Yeah. I did more knife fighting in this one which ended up not being used. We were trying to figure out what Clary’s first skills were, which again, this will probably be more in the second movie. It was hand-to-hand combat martial arts. But for Clary, at the beginning, it was all about endurance, keeping up with the guys, not falling behind, and not doing it in six-inch heels. All of the training did help with the hours we were shooting and just keeping up with everyone and the self-defense. You’ll see the skills more defined in the second one.
There’s plenty more at the link. [Collider]
Elsewhere, Collins talks some more about her character, including why Clary is different from Twilight’s Bella:
"She has this sassy comedic undertone, which Jace brings out in her, as well as Simon. She doesn't choose to become part of this other world. She already is a shadow hunter, unlike Bella maybe, who chooses to become a vampire. She doesn't let romance define her. She's on this single track to get her mom back. She doesn't victimize herself. She's always thinking of new answers to questions, instead of letting people solve it for her… It was difficult [running in heels], but I never fell once. Any awkwardness as Lily, running around in heels and a short dress, I could play off as Clary, so really, it worked out for me. But I am having wardrobe talks for the next one, and I am probably going to request a little shorter heels or a little less revealing."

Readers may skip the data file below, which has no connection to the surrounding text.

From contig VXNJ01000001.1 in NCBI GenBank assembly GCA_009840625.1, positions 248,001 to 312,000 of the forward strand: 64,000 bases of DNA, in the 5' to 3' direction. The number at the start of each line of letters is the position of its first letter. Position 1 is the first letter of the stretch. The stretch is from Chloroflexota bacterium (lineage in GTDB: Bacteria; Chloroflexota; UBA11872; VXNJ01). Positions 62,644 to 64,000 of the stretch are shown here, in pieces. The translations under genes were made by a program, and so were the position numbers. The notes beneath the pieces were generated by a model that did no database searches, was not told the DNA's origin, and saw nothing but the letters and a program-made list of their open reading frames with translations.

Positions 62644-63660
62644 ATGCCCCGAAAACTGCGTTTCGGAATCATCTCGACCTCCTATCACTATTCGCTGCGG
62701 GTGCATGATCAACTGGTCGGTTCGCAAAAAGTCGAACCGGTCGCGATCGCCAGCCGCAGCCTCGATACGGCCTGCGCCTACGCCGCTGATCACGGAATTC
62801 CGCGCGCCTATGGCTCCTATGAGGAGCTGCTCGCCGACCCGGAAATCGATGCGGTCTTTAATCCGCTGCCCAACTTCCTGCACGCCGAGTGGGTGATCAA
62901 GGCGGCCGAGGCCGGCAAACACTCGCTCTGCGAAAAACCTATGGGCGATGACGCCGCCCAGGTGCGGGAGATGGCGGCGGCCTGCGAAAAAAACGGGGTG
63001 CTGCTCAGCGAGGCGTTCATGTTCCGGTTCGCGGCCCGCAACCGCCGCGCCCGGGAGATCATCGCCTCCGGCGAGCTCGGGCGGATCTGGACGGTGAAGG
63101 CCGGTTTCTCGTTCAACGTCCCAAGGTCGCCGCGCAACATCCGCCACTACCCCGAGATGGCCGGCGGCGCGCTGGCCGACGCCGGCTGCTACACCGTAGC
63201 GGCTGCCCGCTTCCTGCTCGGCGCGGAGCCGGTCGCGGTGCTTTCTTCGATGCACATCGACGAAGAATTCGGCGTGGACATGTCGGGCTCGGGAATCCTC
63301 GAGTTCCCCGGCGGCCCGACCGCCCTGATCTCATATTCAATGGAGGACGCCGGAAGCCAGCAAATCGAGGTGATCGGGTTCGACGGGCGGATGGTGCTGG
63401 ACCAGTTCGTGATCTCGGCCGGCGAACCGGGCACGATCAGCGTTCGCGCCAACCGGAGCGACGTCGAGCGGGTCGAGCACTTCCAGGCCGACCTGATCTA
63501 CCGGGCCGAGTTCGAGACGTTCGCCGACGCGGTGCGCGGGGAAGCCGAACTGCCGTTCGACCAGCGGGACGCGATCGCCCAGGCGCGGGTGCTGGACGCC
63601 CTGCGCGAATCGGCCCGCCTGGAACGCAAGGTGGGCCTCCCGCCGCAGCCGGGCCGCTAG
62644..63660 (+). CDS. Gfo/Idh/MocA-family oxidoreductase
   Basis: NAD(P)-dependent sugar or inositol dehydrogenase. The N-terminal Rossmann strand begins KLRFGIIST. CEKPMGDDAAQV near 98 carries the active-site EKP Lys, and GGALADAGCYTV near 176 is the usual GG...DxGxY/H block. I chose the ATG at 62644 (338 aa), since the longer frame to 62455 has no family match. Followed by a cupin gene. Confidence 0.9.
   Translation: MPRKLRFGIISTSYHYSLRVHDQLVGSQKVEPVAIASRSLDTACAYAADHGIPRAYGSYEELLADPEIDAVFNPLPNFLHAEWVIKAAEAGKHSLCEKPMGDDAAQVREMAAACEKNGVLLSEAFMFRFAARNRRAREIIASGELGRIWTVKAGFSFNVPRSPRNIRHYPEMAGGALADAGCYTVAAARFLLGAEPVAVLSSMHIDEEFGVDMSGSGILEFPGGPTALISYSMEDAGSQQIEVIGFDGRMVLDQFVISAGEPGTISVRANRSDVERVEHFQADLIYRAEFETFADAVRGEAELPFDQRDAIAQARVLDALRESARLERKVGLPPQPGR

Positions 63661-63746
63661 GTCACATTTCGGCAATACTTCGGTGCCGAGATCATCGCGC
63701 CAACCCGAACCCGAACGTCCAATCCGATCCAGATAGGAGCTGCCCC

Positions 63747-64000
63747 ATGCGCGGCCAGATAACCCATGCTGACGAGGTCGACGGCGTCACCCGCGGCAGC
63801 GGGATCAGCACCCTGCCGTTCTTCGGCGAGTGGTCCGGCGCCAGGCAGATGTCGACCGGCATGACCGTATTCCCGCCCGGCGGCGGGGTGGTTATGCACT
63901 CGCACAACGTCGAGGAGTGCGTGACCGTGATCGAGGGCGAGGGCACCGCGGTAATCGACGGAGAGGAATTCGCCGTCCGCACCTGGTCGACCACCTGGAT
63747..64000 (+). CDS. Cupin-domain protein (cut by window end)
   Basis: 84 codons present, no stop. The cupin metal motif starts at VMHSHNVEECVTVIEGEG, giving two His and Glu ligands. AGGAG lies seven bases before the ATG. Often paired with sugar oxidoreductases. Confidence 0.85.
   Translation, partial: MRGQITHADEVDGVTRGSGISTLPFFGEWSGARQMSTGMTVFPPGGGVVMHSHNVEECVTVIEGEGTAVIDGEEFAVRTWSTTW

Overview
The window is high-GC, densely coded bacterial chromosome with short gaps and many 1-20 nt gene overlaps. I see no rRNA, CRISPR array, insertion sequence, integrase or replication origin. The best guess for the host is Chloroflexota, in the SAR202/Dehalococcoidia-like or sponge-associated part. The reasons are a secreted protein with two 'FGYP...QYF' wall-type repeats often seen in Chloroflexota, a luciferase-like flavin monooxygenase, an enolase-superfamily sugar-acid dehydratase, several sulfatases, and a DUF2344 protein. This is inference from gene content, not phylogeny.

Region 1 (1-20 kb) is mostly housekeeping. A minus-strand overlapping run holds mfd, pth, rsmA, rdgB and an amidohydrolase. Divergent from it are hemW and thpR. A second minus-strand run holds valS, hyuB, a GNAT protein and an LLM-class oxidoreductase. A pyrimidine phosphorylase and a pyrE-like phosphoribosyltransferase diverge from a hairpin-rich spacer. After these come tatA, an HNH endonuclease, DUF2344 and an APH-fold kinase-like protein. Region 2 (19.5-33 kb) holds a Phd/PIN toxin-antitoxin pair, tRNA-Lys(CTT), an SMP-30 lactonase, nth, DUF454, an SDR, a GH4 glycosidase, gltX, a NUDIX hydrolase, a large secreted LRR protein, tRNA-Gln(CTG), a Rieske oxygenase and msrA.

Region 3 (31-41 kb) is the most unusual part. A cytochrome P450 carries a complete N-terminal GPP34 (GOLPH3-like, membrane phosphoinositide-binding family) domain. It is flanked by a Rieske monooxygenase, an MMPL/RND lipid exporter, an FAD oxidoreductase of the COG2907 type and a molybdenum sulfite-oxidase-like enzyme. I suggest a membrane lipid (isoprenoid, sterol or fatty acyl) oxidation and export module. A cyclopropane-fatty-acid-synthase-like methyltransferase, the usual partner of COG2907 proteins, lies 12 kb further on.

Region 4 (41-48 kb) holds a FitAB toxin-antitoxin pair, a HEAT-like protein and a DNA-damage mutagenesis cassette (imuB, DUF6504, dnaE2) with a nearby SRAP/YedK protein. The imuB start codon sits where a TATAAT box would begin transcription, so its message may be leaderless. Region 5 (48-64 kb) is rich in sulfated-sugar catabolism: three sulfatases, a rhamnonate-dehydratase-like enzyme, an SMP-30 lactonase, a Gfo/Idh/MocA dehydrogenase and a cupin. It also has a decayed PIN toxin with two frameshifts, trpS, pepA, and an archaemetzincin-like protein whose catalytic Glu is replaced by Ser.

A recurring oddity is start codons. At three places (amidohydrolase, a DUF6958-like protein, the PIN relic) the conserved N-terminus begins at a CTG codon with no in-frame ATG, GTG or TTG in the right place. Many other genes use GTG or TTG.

Luther creator Neil Cross, who wrote last season’s fairly decent “Rings of Akhaten” and quite excellent “Hide,” confirms he’s returning to write for series eight:
“I am going back. I have got story ideas tucked away, but if I told you about them I would have to kill you. There’s a whole bunch of stuff I want to do. Steven is clearly very busy with the 50th anniversary special and Christmas special, but I have to find out from Steven what his intentions for the Doctor are and what sort of stories he wants me to write.”
In a likely nod to the character’s probable expanded role next season, Prince Tommen Baratheon has been recast. Callum Wharry, who was last seen as Joffrey’s younger brother late in the second season, has reportedly been replaced with Dean-Charles Chapman. Chapman previously appeared in season three as the doomed squire Martyn Lannister. Chapman is somewhat older and quite a bit more experienced than Wharry, whose sole acting credits are as Tommen in the first two seasons. So maybe Tommen will have more to do this season. [Winter Is Coming]
Here’s a description of one of Peter Pan’s Lost Boys, courtesy of E! Online:
Devin, who has been in Neverland a long time and is extremely loyal to season 3's new big bad, but is competitive with his fellow boys as he's often overlooked.
The fourth, fifth, and sixth episodes of season three are reportedly called “Nasty Habits,” “Good Form,” and “Ariel,” respectively. [KSiteTV]
Here are interviews with stars Madeleine Mantock and Luke Mitchell.
And here’s a poster. [SpoilerTV]
Additional reporting by Amanda Yesilbas and Charlie Jane Anders.